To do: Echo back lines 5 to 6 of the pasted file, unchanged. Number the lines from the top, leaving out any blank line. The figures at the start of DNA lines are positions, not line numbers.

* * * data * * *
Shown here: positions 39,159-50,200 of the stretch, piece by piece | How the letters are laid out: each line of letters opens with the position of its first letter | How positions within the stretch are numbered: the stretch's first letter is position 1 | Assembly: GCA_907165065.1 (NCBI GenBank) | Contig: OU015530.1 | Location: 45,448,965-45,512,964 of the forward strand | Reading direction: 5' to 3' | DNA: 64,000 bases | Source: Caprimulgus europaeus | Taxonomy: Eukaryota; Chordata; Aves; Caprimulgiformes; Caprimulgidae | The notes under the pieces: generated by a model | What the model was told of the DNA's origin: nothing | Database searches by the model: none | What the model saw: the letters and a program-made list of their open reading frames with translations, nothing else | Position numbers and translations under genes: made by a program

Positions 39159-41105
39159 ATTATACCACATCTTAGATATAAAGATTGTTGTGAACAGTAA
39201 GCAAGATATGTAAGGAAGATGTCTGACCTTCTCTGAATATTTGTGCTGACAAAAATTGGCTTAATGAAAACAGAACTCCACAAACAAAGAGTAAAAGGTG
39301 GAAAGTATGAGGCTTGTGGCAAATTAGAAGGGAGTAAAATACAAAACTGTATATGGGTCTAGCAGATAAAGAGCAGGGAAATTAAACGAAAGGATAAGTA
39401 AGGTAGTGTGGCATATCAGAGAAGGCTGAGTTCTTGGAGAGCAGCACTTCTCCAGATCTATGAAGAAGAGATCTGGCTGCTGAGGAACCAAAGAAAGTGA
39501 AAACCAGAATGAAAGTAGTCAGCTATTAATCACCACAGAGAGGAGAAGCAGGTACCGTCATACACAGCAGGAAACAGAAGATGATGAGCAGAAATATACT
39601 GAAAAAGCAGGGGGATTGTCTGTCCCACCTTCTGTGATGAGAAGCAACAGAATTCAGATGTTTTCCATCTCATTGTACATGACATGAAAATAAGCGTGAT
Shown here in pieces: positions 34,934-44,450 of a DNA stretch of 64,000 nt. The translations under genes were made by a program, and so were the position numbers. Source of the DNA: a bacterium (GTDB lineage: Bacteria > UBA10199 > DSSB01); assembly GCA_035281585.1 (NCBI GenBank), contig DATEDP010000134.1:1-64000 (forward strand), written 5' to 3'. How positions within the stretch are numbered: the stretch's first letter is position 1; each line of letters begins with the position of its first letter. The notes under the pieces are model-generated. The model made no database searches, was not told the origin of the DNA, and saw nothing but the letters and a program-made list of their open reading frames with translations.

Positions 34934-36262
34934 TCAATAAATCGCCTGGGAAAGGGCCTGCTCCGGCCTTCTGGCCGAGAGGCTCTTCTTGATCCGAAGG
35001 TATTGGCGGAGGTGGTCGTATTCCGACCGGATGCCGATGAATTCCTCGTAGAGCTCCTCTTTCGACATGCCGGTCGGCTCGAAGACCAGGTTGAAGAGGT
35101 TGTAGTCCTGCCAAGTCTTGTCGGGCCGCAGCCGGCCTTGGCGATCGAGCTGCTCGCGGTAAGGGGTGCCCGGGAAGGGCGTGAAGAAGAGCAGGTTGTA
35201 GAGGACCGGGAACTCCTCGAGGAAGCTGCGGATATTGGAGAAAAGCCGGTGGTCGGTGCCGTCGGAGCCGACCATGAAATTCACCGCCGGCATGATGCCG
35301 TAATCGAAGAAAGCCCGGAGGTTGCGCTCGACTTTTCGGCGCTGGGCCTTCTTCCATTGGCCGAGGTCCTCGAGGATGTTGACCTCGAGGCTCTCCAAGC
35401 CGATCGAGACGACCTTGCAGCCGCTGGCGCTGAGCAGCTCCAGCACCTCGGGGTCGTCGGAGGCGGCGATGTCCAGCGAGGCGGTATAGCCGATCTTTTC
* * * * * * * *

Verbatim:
39301 GAAAGTATGAGGCTTGTGGCAAATTAGAAGGGAGTAAAATACAAAACTGTATATGGGTCTAGCAGATAAAGAGCAGGGAAATTAAACGAAAGGATAAGTA
39401 AGGTAGTGTGGCATATCAGAGAAGGCTGAGTTCTTGGAGAGCAGCACTTCTCCAGATCTATGAAGAAGAGATCTGGCTGCTGAGGAACCAAAGAAAGTGA